No Pay, No Play Another Good Reason to Make Sure You Are Insured
To drive a car or ride a motorcycle on California roads, California law requires you to carry liability insurance or proof of financial responsibility to cover the minimum amounts of $15,000 for personal injury caused to one person, $30,000 for all persons injured in one accident, and $5,000 for property damage caused. Even though these limits are low, insurance premiums are high, and as many as 15% or more of drivers on the road at any given time are driving without insurance. To avoid civil and criminal sanctions for driving uninsured, and to avoid personal liability if you cause an accident, it is important to carry at least the minimum amounts of liability insurance, and probably much more if you can afford it. In addition, it is a great idea to also carry Uninsured Motorist/Underinsured Motorist (UM/UIM) insurance, so that in the event you are hit by a driver who is without insurance, you have recourse to your own carrier. I recommend that you carry UM/UIM equal to the amount of your liability coverage. The additional cost is relatively minimal and well worth it considering the high number of uninsured/underinsured drivers out there. I also recommend that you get the highest limits of insurance that you can afford. $15,000 policy limits might be less expensive, but if you are in an accident, you will pay the price then.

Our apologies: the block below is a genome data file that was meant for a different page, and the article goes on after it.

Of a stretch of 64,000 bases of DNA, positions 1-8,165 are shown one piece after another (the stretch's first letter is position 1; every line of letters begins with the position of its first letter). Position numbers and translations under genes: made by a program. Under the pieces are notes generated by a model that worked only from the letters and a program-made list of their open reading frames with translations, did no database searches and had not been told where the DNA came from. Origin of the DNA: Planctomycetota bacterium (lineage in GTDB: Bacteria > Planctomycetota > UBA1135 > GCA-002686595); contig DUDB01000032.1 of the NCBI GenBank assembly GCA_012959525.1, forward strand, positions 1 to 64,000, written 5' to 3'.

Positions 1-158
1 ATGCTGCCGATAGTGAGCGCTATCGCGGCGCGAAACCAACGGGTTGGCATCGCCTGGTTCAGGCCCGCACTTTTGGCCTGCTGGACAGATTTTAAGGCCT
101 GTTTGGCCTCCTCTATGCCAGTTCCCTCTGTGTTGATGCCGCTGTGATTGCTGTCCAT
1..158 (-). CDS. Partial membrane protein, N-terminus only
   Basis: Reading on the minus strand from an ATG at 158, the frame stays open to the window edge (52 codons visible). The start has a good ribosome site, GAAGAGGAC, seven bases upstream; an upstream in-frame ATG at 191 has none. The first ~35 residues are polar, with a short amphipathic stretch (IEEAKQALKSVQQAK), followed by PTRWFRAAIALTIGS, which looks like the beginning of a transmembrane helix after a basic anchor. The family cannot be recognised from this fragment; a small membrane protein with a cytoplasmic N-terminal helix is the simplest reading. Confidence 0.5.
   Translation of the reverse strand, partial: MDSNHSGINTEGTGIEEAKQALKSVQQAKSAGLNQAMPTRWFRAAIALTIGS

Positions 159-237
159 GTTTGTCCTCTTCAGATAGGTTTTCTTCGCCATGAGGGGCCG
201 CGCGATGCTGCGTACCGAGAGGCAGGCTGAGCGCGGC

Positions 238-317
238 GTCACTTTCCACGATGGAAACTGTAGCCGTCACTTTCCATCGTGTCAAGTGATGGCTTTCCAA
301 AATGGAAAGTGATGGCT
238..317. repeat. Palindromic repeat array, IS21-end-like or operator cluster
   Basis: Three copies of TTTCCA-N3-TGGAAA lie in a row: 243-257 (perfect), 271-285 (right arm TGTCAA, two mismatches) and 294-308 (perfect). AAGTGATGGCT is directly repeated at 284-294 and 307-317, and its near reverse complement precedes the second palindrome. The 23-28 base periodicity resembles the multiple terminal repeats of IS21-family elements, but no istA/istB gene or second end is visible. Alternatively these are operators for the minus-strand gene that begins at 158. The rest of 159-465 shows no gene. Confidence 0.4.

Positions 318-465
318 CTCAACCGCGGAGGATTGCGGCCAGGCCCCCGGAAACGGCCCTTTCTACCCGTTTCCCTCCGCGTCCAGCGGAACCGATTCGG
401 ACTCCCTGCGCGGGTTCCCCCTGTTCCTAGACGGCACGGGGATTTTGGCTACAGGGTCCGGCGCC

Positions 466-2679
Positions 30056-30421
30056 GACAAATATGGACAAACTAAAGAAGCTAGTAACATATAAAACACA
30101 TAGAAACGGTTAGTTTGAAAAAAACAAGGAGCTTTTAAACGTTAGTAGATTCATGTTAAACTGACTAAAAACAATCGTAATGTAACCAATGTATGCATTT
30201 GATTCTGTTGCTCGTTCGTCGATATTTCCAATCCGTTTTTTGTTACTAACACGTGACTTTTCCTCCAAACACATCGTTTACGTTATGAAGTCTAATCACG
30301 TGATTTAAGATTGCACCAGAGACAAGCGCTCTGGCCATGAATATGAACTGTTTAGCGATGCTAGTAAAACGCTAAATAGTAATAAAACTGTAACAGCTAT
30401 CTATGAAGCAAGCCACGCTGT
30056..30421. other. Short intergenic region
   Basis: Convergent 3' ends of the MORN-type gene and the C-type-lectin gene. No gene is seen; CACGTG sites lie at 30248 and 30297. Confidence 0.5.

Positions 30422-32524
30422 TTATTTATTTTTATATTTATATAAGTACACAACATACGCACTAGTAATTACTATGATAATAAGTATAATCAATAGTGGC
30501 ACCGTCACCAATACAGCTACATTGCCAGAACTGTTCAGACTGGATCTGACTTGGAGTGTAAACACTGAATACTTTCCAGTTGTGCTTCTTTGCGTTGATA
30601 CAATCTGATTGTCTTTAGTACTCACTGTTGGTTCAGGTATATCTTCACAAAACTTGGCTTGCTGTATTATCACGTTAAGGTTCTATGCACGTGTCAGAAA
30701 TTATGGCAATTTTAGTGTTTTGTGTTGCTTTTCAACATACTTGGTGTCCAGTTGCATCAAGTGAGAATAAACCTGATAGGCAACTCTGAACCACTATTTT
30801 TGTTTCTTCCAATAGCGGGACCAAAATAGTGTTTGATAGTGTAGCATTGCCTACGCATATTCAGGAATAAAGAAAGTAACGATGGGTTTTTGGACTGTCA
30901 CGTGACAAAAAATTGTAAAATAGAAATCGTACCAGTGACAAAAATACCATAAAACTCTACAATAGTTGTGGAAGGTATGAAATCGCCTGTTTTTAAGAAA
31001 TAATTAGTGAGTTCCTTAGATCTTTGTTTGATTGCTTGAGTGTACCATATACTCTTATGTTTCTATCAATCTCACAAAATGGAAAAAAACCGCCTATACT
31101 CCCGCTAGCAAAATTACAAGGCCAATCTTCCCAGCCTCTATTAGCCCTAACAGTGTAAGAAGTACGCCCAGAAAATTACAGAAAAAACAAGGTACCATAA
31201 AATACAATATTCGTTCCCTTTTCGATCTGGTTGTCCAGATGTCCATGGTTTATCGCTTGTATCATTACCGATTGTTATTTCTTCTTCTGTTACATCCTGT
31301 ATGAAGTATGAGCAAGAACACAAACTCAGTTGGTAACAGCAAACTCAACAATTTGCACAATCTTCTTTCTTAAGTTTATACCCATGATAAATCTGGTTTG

There is yet another important reason to carry liability insurance that you may not be aware of. This reason can be summed up in just four little words: “No pay, no play.” What this means is that if you are involved in an accident which is not your fault, if you were not carrying liability insurance at the time, you can be prevented from recovering compensation from the negligent driver who struck you. There is a fairness principle at work here: if you are unwilling to carry liability insurance for the benefit of others when you are negligent, you shouldn’t be allowed to utilize the system and access another’s liability insurance when they negligently injure you.
Only about ten states in the nation, including California and Oregon, have a No Pay, No Play law on the books. If you have been skipping liability insurance to save money because you are a careful rider who will not cause an accident, remember that your lack of liability insurance could come back to bite you if you are hit and injured by another driver who was not so careful as you.